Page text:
So his criticism of me was that I did not understand what astronomers do, and he called people like me "Johnny come latelys." I mean, "You have never had any training in celestial mechanics, so you don't even know what you're talking about" was the implication. Well, no, I had no official training in celestial mechanics, but what he was talking about was not possible in our Apollo computer, not possible. But my system was…used. [Laughter] But it was a big shock to have—it's sort of like having Einstein saying your discovery in physics is, "Do you really believe what you just said?" [Laughter] Well, it's kind of a shock.

Well, funny thing is that Sam and I turned out to be very good friends, and [I] visited in his [home] on Mulholland Drive, beautiful home on top of the mountain, knew his wife well, and we exchanged lots of conversation. But he was just of the old school. I don't think I ever became more than a Johnny come lately. [Laughter]

Wright: Well, history has shown that you have been more than that.

Battin: Yes. [Laughter]

Wright: As a researcher and a teacher, inventor, creator of all sorts that have impacted history. Did you ever in your wildest ideas as a young boy—

Battin: No.

Wright: —think that you would be—

Battin: No, no… The only thing I [knew about space] was the Buck Rogers comic strip. Buck Rogers in the 25th Century, I enjoyed that. But I had no idea that we would ever actually do what we did, landing on the Moon. The last thing I would have thought is that I would have had anything to do with it. [Laughter] …But no one, no one planned for that. No one in my generation grew up saying, "I want to work on space flight," because the only thing you could reasonably have said, "I want to grow up and be an astronomer." You would not have been thinking about flying anything. That was just not possible, or if it was possible, you'd have to wait five centuries before you'd ever see it.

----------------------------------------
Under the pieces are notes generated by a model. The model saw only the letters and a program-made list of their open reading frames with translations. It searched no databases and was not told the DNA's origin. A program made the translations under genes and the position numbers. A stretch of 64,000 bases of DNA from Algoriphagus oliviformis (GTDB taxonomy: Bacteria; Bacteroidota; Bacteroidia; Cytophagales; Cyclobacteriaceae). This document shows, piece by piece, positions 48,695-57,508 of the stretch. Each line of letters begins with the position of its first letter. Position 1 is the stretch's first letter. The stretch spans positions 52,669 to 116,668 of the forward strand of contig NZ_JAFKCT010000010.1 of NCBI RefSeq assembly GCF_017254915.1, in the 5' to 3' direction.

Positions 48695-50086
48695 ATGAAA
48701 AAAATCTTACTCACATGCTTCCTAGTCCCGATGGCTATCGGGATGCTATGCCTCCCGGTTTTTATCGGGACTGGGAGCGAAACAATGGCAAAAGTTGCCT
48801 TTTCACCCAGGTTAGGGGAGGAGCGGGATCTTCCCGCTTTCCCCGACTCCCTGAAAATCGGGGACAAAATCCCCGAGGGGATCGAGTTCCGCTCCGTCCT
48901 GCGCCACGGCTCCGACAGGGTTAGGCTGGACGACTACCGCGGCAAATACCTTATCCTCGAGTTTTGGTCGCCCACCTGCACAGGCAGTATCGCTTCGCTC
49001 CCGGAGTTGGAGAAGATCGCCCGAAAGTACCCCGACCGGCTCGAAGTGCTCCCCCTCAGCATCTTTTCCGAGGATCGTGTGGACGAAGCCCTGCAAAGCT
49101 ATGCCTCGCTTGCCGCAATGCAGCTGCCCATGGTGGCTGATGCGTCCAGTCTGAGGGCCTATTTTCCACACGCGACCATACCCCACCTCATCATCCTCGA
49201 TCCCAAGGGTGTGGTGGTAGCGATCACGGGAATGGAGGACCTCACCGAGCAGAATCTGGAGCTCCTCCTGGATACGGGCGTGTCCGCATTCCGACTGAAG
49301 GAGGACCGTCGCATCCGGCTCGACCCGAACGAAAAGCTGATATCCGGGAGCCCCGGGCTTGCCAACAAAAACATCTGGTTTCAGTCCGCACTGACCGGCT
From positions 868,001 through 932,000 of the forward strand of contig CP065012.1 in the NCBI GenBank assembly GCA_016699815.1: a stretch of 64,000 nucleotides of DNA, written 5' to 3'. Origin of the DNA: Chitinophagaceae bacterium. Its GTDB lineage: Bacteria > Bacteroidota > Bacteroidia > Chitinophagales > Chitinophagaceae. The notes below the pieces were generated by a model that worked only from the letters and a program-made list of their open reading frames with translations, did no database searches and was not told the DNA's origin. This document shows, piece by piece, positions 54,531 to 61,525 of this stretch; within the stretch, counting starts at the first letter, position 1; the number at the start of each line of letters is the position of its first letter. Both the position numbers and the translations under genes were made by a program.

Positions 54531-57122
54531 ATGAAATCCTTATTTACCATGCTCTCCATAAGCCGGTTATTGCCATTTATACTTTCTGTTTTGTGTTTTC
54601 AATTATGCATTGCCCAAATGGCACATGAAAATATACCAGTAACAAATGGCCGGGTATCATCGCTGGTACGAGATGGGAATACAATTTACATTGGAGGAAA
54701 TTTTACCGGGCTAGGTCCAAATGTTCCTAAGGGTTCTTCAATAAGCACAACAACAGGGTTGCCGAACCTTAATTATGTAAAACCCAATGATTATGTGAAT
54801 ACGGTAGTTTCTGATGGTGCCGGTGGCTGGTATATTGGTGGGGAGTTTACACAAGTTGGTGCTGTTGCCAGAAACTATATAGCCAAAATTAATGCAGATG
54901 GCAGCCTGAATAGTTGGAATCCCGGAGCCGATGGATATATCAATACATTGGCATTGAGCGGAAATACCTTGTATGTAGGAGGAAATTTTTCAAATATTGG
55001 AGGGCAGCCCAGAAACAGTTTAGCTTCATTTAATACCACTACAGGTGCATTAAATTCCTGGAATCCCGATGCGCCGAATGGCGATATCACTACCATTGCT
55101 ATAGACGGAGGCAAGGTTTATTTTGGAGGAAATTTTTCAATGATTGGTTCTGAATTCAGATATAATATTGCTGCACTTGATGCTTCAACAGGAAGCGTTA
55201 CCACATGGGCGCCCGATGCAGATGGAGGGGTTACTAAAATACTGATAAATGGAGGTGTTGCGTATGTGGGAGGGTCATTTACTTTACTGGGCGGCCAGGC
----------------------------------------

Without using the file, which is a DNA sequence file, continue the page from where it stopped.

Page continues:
Wright: All the systems that you designed, did you have any desire to see how well they worked in the spacecraft? Did you want to be part of the crew?

Battin: Did I ever want to do it? You mean be on the crew?

Wright: Yes.

Battin: No. I don't even like to ride in roller coasters, much less do that. No, I have never had any ambition at all to ride in the space vehicles. I wouldn't like it even if they could guarantee me a safe return.

Wright: Well, you certainly have made such an impact on making sure others have had a safe return, and as we come to a close today, are there other areas, is there any other things that you would like to add here at the end that we haven't had a chance to talk about?

Battin: Don't think so. I think I'm all talked out. [Laughter]

Wright: I certainly appreciate your time, and I look forward to sending your package to you for your review, and then hearing from you again.

Battin: I wonder what it's going to look like when I see it in print. [Laughter]

Wright: Just as wonderful as I heard it. [Laughter]

Battin: It's funny, the other time I was interviewed, I think I did get a written copy of it, and I started to make some corrections, to at least make what I said into sentences, and I said, "Oh, I can't. There's nothing I can do to this." [Laughter]

Wright: It truly is the charm of oral history. Your experiences have meant so much to many, so I'm looking forward to sending it to you and have you review it, and please feel free to add.

[End of Interview]